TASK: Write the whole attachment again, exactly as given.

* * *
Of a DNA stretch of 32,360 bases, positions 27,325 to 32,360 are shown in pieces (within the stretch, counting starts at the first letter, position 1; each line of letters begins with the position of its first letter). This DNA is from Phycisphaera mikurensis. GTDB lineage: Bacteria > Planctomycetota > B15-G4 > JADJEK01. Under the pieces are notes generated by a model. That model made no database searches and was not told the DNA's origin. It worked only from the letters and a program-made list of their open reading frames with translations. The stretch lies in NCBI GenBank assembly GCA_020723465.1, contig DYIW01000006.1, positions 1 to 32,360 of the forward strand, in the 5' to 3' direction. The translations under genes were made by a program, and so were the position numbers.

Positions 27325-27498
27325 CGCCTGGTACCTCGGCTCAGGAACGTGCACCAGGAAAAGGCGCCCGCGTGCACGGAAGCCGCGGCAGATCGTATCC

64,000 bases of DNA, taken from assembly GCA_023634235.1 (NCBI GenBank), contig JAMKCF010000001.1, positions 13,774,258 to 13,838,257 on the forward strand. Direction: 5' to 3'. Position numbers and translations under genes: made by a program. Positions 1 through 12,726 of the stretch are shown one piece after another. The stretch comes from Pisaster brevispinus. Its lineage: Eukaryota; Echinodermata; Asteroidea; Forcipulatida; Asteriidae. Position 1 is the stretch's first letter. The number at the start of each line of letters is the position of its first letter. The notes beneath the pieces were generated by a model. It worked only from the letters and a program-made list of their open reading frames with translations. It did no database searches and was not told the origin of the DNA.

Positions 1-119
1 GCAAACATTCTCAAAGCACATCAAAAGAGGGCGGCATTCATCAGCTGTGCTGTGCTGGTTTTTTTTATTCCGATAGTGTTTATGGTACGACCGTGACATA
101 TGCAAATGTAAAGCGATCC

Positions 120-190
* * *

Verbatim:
Of a DNA stretch of 32,360 bases, positions 27,325 to 32,360 are shown in pieces (within the stretch, counting starts at the first letter, position 1; each line of letters begins with the position of its first letter). This DNA is from Phycisphaera mikurensis. GTDB lineage: Bacteria > Planctomycetota > B15-G4 > JADJEK01. Under the pieces are notes generated by a model. That model made no database searches and was not told the DNA's origin. It worked only from the letters and a program-made list of their open reading frames with translations. The stretch lies in NCBI GenBank assembly GCA_020723465.1, contig DYIW01000006.1, positions 1 to 32,360 of the forward strand, in the 5' to 3' direction. The translations under genes were made by a program, and so were the position numbers.

Positions 27325-27498
27325 CGCCTGGTACCTCGGCTCAGGAACGTGCACCAGGAAAAGGCGCCCGCGTGCACGGAAGCCGCGGCAGATCGTATCC

64,000 bases of DNA, taken from assembly GCA_023634235.1 (NCBI GenBank), contig JAMKCF010000001.1, positions 13,774,258 to 13,838,257 on the forward strand. Direction: 5' to 3'. Position numbers and translations under genes: made by a program. Positions 1 through 12,726 of the stretch are shown one piece after another. The stretch comes from Pisaster brevispinus. Its lineage: Eukaryota; Echinodermata; Asteroidea; Forcipulatida; Asteriidae. Position 1 is the stretch's first letter. The number at the start of each line of letters is the position of its first letter. The notes beneath the pieces were generated by a model. It worked only from the letters and a program-made list of their open reading frames with translations. It did no database searches and was not told the origin of the DNA.

Positions 1-119
1 GCAAACATTCTCAAAGCACATCAAAAGAGGGCGGCATTCATCAGCTGTGCTGTGCTGGTTTTTTTTATTCCGATAGTGTTTATGGTACGACCGTGACATA
101 TGCAAATGTAAAGCGATCC

Positions 120-190